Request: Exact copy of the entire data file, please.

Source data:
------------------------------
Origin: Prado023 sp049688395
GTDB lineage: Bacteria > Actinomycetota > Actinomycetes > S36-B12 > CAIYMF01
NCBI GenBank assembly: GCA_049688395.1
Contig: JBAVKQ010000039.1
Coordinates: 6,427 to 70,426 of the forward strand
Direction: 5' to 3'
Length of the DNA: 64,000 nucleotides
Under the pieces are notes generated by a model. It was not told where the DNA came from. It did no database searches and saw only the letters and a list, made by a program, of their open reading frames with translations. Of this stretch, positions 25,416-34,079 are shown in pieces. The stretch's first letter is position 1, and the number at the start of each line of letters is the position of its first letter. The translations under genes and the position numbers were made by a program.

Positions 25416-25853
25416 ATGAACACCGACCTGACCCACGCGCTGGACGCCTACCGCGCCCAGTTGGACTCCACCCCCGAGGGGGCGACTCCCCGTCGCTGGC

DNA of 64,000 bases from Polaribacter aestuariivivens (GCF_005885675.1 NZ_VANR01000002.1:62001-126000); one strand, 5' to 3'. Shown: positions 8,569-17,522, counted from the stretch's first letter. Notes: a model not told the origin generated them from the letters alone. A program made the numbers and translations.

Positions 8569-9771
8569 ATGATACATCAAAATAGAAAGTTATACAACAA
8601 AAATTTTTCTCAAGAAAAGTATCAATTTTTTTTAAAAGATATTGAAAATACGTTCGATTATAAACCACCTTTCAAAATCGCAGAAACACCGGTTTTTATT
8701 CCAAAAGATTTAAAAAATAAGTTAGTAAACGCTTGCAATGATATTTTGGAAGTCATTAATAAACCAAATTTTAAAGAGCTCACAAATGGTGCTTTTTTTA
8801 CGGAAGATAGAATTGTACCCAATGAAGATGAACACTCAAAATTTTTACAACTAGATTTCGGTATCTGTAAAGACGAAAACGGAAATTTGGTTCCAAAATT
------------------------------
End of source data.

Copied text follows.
Origin: Prado023 sp049688395
GTDB lineage: Bacteria > Actinomycetota > Actinomycetes > S36-B12 > CAIYMF01
NCBI GenBank assembly: GCA_049688395.1
Contig: JBAVKQ010000039.1
Coordinates: 6,427 to 70,426 of the forward strand
Direction: 5' to 3'
Length of the DNA: 64,000 nucleotides
Under the pieces are notes generated by a model. It was not told where the DNA came from. It did no database searches and saw only the letters and a list, made by a program, of their open reading frames with translations. Of this stretch, positions 25,416-34,079 are shown in pieces. The stretch's first letter is position 1, and the number at the start of each line of letters is the position of its first letter. The translations under genes and the position numbers were made by a program.

Positions 25416-25853
25416 ATGAACACCGACCTGACCCACGCGCTGGACGCCTACCGCGCCCAGTTGGACTCCACCCCCGAGGGGGCGACTCCCCGTCGCTGGC

DNA of 64,000 bases from Polaribacter aestuariivivens (GCF_005885675.1 NZ_VANR01000002.1:62001-126000); one strand, 5' to 3'. Shown: positions 8,569-17,522, counted from the stretch's first letter. Notes: a model not told the origin generated them from the letters alone. A program made the numbers and translations.

Positions 8569-9771
8569 ATGATACATCAAAATAGAAAGTTATACAACAA
8601 AAATTTTTCTCAAGAAAAGTATCAATTTTTTTTAAAAGATATTGAAAATACGTTCGATTATAAACCACCTTTCAAAATCGCAGAAACACCGGTTTTTATT
8701 CCAAAAGATTTAAAAAATAAGTTAGTAAACGCTTGCAATGATATTTTGGAAGTCATTAATAAACCAAATTTTAAAGAGCTCACAAATGGTGCTTTTTTTA
8801 CGGAAGATAGAATTGTACCCAATGAAGATGAACACTCAAAATTTTTACAACTAGATTTCGGTATCTGTAAAGACGAAAACGGAAATTTGGTTCCAAAATT